This is an extract of our Messier Dowty V. Sabena document, which we sell as part of our Conflict of Laws BCL Notes collection written by the top tier of Oxford students.
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MESSIER DOWTY V. SABENA FACTS The proceedings follow from an Airbus A340 aircraft owned by Sabena being involved in an incident when landing at Brussels Airport on 29 August 1998. The incident was caused by the aircraft's starboard landing gear failing. Fortunately the injuries to those on board were slight but the aircraft and its starboard engine were extensively damaged. The loss caused by the failure of the landing gear, including losses sustained as a result of the aircraft being out of use while being repaired, is said to be about $US 50m. The aircraft was manufactured by the second defendant (Airbus). Airbus is a French economic entity registered under the laws of France. It is a consortium of European aircraft manufacturers. The British partner is the third defendant (BAA). The landing gear was designed and manufactured by successive members of the Dowty group of companies to whom I will refer collectively as 'Dowty'. Dowty and BAA are companies registered in this country. Sabena is a Belgian company. Contracts: The aircraft was supplied by Airbus to Sabena under a contract governed by French law. The contract contains an exclusive jurisdiction clause, which gives jurisdiction to the 'Tribunaux de Paris'. The contract relating to the design and supply of the landing gear states that it is made between BAA (the purchaser) and Dowty (the supplier). The contract recites that BAA is acting for and on behalf of Airbus. English law is the applicable law of the contract and the English courts are given exclusive jurisdiction. It is Dowty's contention that the faults in the landing gear were due to the failure of BAA and/or Airbus to provide data for the design and manufacture of the landing gear which was 'sufficiently demanding'. In particular the 'fatigue spectra' which was provided to Dowty by BAA did not indicate the need for what would be an adequate fatigue strength. Dowty contends that BAA owed a duty of care to Dowty as to the provision of the data. Proceedings by Sabena against Airbus and BAA in Paris: On 15 April 1999 Sabena made an application to the Tribunal de Commerce in Paris under art 145 of the new Civil Code. The application was for the appointment of a panel of experts to investigate and report on the causes of the incident on 15 April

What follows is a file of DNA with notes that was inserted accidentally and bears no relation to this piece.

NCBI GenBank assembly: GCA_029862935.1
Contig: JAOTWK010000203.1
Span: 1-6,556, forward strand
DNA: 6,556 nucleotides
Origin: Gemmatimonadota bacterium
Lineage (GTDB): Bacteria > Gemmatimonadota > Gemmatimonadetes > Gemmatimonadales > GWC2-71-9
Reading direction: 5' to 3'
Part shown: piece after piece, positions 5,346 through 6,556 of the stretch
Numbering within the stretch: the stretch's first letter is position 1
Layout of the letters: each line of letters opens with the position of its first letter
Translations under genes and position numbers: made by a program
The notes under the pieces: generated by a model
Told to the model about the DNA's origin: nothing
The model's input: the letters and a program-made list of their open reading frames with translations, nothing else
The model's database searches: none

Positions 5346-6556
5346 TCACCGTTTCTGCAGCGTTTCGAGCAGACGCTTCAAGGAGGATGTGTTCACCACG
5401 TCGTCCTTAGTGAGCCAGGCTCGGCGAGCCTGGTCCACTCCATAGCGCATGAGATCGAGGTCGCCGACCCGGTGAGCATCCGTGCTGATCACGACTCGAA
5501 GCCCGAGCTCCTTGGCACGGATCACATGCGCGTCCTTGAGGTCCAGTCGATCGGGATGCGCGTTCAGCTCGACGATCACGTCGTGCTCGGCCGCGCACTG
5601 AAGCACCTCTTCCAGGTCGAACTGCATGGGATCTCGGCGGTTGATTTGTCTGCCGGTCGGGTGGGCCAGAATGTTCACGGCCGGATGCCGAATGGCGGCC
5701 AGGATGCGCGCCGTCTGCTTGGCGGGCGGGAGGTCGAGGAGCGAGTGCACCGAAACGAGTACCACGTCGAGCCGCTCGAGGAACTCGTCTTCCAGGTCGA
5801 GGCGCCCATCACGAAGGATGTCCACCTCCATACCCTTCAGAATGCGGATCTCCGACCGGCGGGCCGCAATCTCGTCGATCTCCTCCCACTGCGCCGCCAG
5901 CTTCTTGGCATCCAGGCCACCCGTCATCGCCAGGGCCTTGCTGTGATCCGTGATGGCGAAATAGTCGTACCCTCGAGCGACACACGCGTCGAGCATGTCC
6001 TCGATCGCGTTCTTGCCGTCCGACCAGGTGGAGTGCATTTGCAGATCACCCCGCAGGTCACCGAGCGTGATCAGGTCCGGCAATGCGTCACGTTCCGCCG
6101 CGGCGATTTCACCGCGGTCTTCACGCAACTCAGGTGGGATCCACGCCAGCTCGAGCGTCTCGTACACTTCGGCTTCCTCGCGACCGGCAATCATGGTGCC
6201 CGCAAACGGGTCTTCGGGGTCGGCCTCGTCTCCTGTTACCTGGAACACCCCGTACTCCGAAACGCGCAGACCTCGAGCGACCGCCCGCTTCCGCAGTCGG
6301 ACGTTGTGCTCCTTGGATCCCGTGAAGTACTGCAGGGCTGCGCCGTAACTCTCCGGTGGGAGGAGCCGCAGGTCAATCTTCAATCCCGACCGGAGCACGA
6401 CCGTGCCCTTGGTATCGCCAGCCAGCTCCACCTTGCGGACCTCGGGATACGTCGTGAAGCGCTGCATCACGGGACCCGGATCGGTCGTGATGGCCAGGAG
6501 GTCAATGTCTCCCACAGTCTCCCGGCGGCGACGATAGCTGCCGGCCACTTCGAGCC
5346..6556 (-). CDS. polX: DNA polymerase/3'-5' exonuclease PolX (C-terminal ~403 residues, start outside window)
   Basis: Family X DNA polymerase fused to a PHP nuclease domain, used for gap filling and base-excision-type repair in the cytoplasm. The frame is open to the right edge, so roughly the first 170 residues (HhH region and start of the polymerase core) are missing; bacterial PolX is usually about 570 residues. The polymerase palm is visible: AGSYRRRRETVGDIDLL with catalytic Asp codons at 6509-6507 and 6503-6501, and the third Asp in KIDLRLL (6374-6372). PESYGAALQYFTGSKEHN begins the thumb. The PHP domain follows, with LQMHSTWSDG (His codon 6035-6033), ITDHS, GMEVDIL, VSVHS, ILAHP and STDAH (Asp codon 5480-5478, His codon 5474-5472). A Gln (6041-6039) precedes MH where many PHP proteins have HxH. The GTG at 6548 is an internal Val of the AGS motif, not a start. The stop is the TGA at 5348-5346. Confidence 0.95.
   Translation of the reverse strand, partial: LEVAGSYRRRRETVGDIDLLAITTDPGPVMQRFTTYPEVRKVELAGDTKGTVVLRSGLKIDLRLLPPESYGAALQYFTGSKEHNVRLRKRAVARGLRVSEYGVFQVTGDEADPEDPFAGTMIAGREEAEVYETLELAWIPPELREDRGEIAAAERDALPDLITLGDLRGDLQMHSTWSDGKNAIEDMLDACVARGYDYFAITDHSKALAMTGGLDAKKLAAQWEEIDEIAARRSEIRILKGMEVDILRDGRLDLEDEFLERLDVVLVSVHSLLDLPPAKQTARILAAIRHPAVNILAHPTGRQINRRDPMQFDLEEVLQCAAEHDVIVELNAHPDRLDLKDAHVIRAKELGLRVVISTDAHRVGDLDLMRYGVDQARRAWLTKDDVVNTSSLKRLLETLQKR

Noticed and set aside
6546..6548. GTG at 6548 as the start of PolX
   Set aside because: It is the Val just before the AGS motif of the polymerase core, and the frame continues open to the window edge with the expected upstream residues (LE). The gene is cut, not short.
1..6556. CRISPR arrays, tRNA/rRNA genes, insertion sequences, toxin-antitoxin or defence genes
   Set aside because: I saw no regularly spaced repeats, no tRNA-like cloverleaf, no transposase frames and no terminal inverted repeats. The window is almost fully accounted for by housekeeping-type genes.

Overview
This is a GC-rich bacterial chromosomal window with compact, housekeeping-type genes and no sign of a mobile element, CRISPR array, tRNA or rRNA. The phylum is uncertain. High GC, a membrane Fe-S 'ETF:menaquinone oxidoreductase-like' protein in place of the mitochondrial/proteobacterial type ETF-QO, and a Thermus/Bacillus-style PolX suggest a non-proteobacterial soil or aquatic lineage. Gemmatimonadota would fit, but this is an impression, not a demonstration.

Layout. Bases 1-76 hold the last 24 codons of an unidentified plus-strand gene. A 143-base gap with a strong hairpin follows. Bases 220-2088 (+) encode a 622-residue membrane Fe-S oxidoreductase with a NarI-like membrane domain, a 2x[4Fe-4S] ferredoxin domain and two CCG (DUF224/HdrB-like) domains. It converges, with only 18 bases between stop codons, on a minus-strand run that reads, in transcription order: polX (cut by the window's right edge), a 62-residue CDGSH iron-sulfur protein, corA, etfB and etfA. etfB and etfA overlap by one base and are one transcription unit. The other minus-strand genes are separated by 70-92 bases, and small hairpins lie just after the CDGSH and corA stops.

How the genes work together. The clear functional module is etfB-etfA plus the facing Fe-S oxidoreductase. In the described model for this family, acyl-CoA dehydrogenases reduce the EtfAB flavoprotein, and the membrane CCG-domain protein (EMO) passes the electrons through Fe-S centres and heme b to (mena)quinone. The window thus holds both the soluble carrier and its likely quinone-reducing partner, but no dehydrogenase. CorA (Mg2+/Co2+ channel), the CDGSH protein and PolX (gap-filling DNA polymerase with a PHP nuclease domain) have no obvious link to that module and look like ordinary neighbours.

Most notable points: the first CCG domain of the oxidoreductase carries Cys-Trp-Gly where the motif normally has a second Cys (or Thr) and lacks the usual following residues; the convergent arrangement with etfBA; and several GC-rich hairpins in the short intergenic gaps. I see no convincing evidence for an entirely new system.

1999. Dowty and Airbus were named as the defendants to the application. Proceedings in England by Dowty: On 30 April 1999 Dowty issued proceedings in the High Court. The claims made by Dowty in these proceedings were as follows:
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